Dwyane Wade is Giving the Atlanta Hawks Nightmares
And he's giving the Atlanta Hawks nightmares.
Wade looked uninterested at times during the series opener. In the third quarter, with Miami trailing and needing to make a push, he didn't attempt a shot until there was less than two minutes remaining. By then, Atlanta had built their lead up to 21 points and Miami never mounted a serious challenge for a comeback.
Watching the Heat struggle from the comfort of his living room back in Miami was too much to bare for retired enforcer Alonzo Mourning. He's a guy who's had a kidney transplant—he knows all about pain.
Zo's former teammates needed their warrior one more time. His body might have succumbed to injury a while ago and extinguished his playing career, but clearly Mourning's competitive spirit continues to burn as brightly as it ever has.
With his team was in need of a battle cry call to arms, Mourning flew to Atlanta. He can't suit up and grab rebounds or block shots anymore, but he can use words to inspire.
So, armed with the only weapon left in his arsenal—one that doesn't require painkillers —Zo addressed his former comrades in the locker room prior to Game Two.
Whatever Zo said clearly struck a chord with Wade.
He exploded for 33 points in Game Two and the Heat flashed by Atlanta to even the series.
Then in Game Three, Wade torched the Hawks for another 29 points, which was also the margin of victory for Miami.
True champions raise the level of their game when the stakes are greater.
Wade certainly fits into that category.
Wade isn't known as a great three-point shooter (32 percent for the season), but he has knocked down 10 from beyond the arc from only 18 attempts in the last two games.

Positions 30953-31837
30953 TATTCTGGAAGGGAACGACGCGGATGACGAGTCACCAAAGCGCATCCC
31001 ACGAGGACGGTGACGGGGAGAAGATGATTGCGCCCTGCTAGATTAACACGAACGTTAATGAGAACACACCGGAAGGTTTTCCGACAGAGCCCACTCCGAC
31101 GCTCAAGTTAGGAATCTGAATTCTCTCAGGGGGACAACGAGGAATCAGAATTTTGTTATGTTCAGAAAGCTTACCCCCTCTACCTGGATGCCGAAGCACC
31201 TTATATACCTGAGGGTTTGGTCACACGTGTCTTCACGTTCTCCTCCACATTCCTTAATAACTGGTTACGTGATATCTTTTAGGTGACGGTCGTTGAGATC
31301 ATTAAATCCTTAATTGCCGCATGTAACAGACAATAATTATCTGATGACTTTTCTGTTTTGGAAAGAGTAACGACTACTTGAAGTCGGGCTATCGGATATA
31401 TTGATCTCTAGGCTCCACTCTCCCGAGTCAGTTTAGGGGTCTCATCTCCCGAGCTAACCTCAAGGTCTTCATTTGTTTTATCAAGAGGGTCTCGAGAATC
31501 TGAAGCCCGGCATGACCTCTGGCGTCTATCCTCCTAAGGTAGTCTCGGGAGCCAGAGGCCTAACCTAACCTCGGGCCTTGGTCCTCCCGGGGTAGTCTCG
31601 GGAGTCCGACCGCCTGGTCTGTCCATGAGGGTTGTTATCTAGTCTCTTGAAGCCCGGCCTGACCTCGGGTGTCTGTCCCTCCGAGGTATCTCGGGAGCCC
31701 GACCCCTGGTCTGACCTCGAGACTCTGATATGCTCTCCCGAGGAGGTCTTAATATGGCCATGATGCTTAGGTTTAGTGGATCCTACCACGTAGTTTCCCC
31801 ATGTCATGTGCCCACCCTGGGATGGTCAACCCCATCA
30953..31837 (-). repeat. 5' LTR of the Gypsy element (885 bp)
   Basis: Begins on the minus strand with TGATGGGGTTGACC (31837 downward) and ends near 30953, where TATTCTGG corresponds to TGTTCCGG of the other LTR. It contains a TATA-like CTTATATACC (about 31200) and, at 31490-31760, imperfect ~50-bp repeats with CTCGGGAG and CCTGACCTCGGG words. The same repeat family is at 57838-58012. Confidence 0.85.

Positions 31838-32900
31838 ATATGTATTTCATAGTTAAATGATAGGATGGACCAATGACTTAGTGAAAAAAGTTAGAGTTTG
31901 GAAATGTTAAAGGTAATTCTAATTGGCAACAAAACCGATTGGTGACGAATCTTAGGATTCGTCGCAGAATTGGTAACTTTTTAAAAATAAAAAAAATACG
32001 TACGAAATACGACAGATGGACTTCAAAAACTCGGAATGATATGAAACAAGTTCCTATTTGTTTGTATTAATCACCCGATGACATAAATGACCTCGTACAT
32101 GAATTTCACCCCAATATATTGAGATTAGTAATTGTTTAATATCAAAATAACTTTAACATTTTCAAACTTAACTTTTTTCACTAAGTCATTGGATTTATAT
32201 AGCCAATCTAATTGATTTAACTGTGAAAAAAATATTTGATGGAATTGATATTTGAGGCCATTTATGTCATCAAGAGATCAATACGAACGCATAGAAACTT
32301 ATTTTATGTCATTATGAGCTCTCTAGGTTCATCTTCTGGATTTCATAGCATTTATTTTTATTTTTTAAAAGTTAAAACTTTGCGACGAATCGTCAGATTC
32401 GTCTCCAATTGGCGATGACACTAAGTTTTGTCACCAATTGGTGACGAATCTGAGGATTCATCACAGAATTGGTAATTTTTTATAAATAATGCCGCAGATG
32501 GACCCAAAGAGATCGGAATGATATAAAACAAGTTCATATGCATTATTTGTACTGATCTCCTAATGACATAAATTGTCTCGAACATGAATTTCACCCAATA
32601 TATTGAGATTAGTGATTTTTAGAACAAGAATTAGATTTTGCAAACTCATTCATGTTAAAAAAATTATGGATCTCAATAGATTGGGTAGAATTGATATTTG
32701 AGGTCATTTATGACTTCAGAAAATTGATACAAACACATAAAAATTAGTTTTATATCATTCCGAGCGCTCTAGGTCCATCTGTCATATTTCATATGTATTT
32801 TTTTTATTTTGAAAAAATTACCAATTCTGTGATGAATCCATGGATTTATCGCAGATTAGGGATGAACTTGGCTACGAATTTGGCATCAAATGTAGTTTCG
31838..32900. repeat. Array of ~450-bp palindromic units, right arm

Then there are the blocked shots. Six in the last two victories, each one spiked away with the same ferocity that Mourning used to patrol Miami's basket with.
From an 1-0 series deficit, Miami has stormed into a 2-1 lead.
Wade is suffocating the Hawks and it looks like only the submission awaits.
Since that Game One embarrassment, Wade has been lights-out for Miami and has left Atlanta's playoff hopes flickering.
His importance to the Heat can't be overstated. Just like he was brought to life by one of his idols in Mourning, so too does Wade inspire his own teammates.
Like a true champion, Wade makes those around him better.
Dequan Cook, who was as absent as the Heat's defence in Game One, connected on six three-pointers in Game Two. Jermaine O'Neal has pushed the walking frame to the side to score 41 points in the last two games after managing just five in the series opener. He's also blocked seven shots.
O'Neal's days as one of the leagues best big men are over, but he's proving he can still be an effective player, similar to the way that Antonio McDyess has been for the Detroit Pistons in recent years.
Figuring out how to stop Wade is the challenge facing Hawks coach Mike Woodson. Thus far, hee's shown that he doesn't really have an answer and whatever he does decide to do, he's going to have to do it quickly as time is running out for Atlanta.
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